- Platforms: Xbox One, PC, PS4 (Reviewed)
- Developer: Swing Swing Submarine
- Publisher: Focus Home Interactive
- Release Date: May 16th, 2017
Swing Swing Submarine’s Seasons After Fall is a classic example of the phrase “looks aren’t everything”. A gorgeously hand-painted platformer, Seasons After Fall‘s sluggish story and lack of challenge dampers what is otherwise a beautiful experience.
You begin Seasons After Fall with a trippy little prologue, as you take control of a little seed floating through the depths of a forest. Upon departing the depths the little seed takes control of the body of a wandering fox, and a mysterious narrator begins to guide you on your journey. As the fox you’ll explore many areas of the forest, and find the power of the four seasons.
The forest is laid out in a metroidvania style map, with various hills, caverns, and ponds to traverse. The map isn’t totally wide open for exploration for a large chunk of the game, at least until you’ve discovered the power of the four seasons. Certain aspects of the environment act differently depending on the season, and by changing the season on the fly you’ll overcome obstacles and push forward. For example if you need to get across a pond you’ll be able to freeze the water and make a pathway by switching to winter, or if you need a stepping stool to make it over a platform, there’s a good chance a toadstool will grow by switching to a warmer season.
The puzzles in Seasons After Fall don’t offer up much of a challenge, and there is no way to take damage or die in the game. There are no pitfalls or risks when platforming, only the inconvenience of having to begin the obstacle over. If you’re looking for a challenge, Seasons After Fall is definitely not the game for you.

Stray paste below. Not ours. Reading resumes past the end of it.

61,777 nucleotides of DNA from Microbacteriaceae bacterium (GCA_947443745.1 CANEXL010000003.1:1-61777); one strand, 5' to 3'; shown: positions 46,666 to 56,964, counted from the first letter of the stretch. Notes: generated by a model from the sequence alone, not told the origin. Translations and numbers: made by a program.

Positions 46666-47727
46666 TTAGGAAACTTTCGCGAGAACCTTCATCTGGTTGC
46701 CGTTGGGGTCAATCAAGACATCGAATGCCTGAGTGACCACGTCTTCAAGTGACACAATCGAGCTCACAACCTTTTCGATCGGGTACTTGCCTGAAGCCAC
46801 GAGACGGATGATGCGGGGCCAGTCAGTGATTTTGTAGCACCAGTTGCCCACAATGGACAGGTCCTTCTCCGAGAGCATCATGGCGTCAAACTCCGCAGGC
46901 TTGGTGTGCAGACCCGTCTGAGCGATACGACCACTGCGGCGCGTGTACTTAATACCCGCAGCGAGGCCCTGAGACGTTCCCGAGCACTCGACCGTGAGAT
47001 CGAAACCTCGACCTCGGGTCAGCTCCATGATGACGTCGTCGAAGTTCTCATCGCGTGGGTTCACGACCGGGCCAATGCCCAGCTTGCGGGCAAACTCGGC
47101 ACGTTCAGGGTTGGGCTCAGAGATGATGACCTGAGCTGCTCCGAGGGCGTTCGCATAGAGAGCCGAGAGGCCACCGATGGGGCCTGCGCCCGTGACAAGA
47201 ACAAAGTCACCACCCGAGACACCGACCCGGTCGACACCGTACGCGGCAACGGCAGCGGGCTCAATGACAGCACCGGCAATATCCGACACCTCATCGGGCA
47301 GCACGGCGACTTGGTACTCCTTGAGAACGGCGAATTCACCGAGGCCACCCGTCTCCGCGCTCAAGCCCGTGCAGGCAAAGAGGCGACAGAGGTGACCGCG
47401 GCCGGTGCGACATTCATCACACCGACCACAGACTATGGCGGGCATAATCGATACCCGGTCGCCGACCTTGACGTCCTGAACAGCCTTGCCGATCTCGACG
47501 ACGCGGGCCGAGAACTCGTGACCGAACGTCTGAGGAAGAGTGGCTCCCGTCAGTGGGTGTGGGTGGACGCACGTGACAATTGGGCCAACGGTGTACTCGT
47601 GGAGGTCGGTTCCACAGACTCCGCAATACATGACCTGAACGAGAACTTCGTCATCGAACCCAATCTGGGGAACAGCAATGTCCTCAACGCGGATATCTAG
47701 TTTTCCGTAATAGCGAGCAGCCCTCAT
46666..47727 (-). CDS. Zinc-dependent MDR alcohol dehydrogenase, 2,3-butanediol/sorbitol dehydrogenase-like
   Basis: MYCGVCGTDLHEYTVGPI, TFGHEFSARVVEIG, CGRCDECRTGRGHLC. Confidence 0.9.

One of the downfalls of the forest map is that after finding each season you’re forced to travel all the way back to the center of the forest, which can be pretty time consuming. Many areas of the forest also look very similar, so navigating through the map can be a bit of a challenge. It takes a few hours to really get a feel for where you’re going, which is basically near the game’s end.
Visually you won’t find a game more captivating to the eye. Every little object in the game looks beautifully hand-painted with vibrant hues of green, orange, yellow, and blue. Seasons After Fall also has a decently orchestrated soundtrack, which is intermittently interrupted by spells of silence. The game is often so silent you could hear a pin drop, mimicking what isolation in the woods would actually feel like. The sounds of branches and leaves rustling when you leap off a tree, or the sound of water dripping in a cave are a large portion of the game’s background music.
Overall Seasons After Fall feels much more like an artistic experience rather than a platforming game. Aside from puzzles, the game never really throws any adversity your way, and the game’s plot is delivered at a very slow pace. If you’re an artsy type you’ll most likely want to check out Seasons After Fall out if it lands as a free title on Playstation Plus, but don’t expect much of a platforming adventure.
A Playstation 4 review code of Seasons After Fall was provided by the publisher